In 1951, she joined the faculty of Robert Moton High School, which was also a segregated high school, in Westminster, where she taught for a year before going to work in 1952 for the Baltimore Transit Co. as an inspector. Her route was from Baltimore to Westminster, where her job entailed “riding incognito on buses from Baltimore City to Westminster to ensure that drivers were doing their jobs,” her daughter wrote in a biographical profile of her mother.

Mrs. Bowie began teaching in Baltimore City Public Schools in 1955 when she began teaching physical education at Charles Hamilton Houston Junior High School and subsequently at Carrollton Junior High School, and finally at Harlem Park Junior High School, which she retired from in 1985.

Lucretia H. Billups, a retired Baltimore City Public Schools administrator, had been a close friend of Mrs. Bowie’s since 1961.

“My husband and Tommie were assigned to the same school and we had other connections,” recalled Mrs. Billups, who retired in 1993, and lives in Mount Washington. “We were both from Virginia and we had both been in the same wedding but didn’t know it at the time. We joined Union Baptist Church and our children attended Grace and St. Peter’s School and we became extended family.”

The two families spent the holidays, attended social activities and went on vacations together, Mrs. Billups said.

“Tommie was a very sincere and wise person who you could talk to in confidence and get good advice in return,” she said. “She was a very sophisticated and stylish person, and was truly a friend to lots and lots of people.”

Mrs. Bowie met her future husband, Roger W. Bowie Sr., as an infant, because both families were very close friends, and her grandmother, a midwife, delivered Roger and his three older brothers.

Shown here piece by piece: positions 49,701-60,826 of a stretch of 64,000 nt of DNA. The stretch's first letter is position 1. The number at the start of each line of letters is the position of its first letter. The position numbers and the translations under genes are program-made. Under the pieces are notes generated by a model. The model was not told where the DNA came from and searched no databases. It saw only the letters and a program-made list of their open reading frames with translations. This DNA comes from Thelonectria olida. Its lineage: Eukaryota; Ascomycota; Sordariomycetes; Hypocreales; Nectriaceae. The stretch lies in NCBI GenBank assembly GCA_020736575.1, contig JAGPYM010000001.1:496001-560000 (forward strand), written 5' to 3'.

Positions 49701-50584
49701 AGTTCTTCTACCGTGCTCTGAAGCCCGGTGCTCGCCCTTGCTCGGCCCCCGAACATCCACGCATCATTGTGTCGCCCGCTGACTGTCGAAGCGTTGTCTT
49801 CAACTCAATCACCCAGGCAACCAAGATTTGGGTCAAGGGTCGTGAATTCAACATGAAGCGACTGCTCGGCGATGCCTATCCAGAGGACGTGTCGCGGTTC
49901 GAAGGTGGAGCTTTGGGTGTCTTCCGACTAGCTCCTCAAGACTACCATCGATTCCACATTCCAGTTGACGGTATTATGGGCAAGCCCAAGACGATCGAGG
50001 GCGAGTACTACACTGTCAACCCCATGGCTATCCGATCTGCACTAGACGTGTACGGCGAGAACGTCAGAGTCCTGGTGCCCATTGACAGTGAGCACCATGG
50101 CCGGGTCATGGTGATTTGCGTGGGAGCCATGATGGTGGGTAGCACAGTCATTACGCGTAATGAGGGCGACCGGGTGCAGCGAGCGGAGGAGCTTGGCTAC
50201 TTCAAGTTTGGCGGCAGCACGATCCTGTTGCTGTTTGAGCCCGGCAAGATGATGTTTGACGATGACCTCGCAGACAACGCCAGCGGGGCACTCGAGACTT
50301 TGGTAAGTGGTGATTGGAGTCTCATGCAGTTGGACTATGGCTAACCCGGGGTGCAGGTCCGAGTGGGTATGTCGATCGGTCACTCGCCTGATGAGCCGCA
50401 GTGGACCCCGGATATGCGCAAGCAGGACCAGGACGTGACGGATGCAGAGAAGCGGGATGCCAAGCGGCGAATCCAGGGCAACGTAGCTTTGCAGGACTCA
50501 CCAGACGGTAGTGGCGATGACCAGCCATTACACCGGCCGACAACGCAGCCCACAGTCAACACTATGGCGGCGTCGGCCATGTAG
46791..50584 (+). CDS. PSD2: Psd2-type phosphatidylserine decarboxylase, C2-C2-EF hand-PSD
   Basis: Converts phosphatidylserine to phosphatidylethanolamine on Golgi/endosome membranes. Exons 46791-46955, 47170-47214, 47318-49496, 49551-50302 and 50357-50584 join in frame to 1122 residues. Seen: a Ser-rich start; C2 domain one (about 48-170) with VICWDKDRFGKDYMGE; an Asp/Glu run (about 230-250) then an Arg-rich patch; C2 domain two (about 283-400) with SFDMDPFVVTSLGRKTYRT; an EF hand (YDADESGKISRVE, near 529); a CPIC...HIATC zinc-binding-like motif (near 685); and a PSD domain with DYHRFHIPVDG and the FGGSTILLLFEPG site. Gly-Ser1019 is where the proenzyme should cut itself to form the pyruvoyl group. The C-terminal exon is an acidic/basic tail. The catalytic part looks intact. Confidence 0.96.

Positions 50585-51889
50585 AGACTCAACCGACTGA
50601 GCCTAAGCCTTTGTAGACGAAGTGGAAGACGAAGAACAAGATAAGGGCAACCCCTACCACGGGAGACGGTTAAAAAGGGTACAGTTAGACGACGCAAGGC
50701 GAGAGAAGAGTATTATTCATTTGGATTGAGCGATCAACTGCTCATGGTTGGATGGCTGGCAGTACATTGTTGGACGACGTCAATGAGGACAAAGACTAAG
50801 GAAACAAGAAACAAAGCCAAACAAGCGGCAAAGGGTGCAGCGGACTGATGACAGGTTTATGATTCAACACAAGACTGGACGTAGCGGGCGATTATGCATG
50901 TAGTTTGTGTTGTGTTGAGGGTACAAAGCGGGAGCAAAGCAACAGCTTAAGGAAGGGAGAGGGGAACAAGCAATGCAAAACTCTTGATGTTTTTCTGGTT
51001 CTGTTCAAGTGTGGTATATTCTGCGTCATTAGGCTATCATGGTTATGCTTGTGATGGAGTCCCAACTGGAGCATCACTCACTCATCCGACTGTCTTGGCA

Even though Mr. Bowie’s family moved to Baltimore in 1932, the families kept in touch. In 1953, they married, and later settled into a home in the 2000 block of Druid Hill Ave., where they raised their son and daughter.

The couple’s lives were changed when their daughter, who was 16 months old, was diagnosed with diabetes.

Mrs. Bowie became an active member and the first African American president of the Baltimore chapter of the Women’s League for Diabetic Children and Adults, and worked diligently to help establish a camp for diabetic children. Camp Glyndon was located in the village of Glyndon founded by Dr. Abraham A. Silver, a diabetes specialist who was head of Sinai Hospital’s diabetic camp.

Mrs. Bowie personally traveled throughout the city and state raising money for the construction of the camp, which opened in 1969.

One of the goals of the camp was helping to educate children, ages 5 to 16, about living with their disease, diabetes mellitus.

“Camp Glyndon, a 48-acre farm on Insulin Lane in Baltimore County, provides regular camp facilities — trampoline, swimming pool, tents, bunks — all clustered around the dispensary,” reported The Evening Sun in 1970. “The youngsters ages 5 to 16, assemble there about 8 o’clock for insulin injections. By the end of the season all 532 children who have spent two to three weeks at the camp can give the injections themselves.”